Managing Your Veterinary Practice Like You Manage Patient Care


Written By: Travis Meredith DVM, MBA, DIP. ACT- Community Veterinary Partners; Director of Member Services

Quite often as veterinarians, you will encounter a case where a pet’s health has been rapidly declining and their owner is growing anxious for you to solve the problem. Managing cases like this can be tough as you want to take immediate action and get the pet back to good health. As you think about managing a case like this, what do you normally do?  Take the animal straight to surgery?  Start him on medication?  Tell the family that it may be time to think about letting go?

Of course not.  As clinicians we are trained to use a systematic approach when we treat our patients. We have to take the time to examine the pet and make sure we are really listening to their owner.  We perform diagnostics and may even consult with outside experts on more complex cases. We come up with a plan, initiate a therapy and encourage the owners to follow our plan to give their pet the best chance at recovery.  And, as their healthcare provider, we make sure to follow up with the clients as many times as needed until the problem is resolved.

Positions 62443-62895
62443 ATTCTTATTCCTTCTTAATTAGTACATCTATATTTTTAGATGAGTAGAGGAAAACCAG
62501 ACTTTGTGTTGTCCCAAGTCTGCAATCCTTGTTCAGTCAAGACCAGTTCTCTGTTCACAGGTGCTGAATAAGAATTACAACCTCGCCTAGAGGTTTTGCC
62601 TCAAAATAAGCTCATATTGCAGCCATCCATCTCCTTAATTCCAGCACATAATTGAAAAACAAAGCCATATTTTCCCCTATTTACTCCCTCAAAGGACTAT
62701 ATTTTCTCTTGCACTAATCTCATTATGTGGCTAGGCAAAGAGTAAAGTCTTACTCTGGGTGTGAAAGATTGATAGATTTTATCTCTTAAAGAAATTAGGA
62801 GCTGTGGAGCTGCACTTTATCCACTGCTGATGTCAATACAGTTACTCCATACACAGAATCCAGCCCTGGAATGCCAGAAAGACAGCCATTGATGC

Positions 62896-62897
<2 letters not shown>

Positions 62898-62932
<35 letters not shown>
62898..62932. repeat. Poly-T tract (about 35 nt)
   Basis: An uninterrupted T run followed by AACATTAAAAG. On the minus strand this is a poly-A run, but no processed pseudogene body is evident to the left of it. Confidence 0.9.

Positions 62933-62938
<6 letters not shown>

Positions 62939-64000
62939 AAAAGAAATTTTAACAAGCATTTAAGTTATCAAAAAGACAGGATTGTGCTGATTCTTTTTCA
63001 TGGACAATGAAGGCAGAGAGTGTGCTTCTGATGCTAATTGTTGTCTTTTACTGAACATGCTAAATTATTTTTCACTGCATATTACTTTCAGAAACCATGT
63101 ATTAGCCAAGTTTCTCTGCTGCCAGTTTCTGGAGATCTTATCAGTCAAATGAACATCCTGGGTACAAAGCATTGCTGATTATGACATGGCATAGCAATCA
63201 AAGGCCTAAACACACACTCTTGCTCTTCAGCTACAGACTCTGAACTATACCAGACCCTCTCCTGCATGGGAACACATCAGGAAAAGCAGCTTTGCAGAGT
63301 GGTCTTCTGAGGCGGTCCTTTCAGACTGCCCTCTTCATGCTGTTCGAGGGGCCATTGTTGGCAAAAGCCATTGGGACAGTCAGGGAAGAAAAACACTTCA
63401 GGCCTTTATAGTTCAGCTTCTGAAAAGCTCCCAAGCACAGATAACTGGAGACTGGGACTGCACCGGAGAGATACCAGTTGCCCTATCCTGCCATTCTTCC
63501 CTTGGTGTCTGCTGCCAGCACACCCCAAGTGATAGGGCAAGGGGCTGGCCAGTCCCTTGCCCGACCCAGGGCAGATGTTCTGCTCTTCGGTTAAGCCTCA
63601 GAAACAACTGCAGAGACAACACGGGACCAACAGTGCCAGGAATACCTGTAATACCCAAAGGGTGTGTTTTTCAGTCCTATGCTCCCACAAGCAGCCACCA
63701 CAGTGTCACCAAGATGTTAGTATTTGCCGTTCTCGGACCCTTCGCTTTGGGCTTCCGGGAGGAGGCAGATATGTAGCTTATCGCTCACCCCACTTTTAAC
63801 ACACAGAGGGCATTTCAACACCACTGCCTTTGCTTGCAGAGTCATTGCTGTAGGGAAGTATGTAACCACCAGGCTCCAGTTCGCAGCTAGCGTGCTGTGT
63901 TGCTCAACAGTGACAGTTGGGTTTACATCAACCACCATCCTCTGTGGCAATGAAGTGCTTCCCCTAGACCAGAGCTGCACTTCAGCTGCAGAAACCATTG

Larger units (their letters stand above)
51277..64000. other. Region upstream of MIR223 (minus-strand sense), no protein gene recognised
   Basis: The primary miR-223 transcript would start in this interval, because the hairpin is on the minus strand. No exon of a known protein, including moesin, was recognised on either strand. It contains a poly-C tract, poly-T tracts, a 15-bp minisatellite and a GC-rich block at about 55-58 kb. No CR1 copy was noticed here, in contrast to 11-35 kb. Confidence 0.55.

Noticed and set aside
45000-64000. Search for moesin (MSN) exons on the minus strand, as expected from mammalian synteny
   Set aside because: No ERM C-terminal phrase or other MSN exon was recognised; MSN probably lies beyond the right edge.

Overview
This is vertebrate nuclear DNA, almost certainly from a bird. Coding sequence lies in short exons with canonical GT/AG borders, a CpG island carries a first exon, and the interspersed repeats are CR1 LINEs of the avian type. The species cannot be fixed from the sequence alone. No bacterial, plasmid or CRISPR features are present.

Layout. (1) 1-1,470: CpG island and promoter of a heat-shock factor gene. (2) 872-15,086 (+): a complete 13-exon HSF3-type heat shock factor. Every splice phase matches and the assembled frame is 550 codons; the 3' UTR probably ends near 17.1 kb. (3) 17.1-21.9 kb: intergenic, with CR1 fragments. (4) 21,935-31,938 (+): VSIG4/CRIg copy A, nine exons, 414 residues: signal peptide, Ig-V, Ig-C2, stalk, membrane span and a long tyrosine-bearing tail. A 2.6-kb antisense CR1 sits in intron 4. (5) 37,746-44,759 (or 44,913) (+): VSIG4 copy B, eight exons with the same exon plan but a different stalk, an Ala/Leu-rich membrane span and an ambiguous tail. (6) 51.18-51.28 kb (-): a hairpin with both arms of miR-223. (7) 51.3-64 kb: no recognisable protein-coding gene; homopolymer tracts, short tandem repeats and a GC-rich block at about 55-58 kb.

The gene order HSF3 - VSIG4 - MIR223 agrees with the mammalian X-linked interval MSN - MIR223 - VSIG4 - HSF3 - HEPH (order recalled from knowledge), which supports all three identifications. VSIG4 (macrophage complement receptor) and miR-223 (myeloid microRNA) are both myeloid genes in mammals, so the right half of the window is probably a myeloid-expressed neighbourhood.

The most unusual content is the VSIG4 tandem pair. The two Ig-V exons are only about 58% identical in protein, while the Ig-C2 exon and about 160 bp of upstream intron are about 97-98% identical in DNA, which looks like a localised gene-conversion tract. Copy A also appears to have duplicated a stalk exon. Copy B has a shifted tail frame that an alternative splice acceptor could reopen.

Managing a small business is no different in that a systematic approach is the best course of action. When I visit with colleagues about the topic of practice management I always use the same patient analogy.  For many veterinary practice owners, they continue to see their business declining and have not been able to pinpoint a specific cause.  Often we just blame it on the “economy.”  And while most veterinarians use a systematic approach to patient care, they do not always do the same to when finding a solution to bettering their practice’s financial health.

The same systematic approach used in patient care also should be used when successfully operating a veterinary practice.  1. Look and listen to what’s going on around you 2. Do the diagnostics 3. Get help from experts if needed 4.  Come up with a plan 5. Put the plan into action and 6. Monitor, Monitor, Monitor.  Over the next few months I’ll discuss at each of these components and hopefully better illustrate how the principles that ensure good patient care can mean financial wellness for your veterinary practice.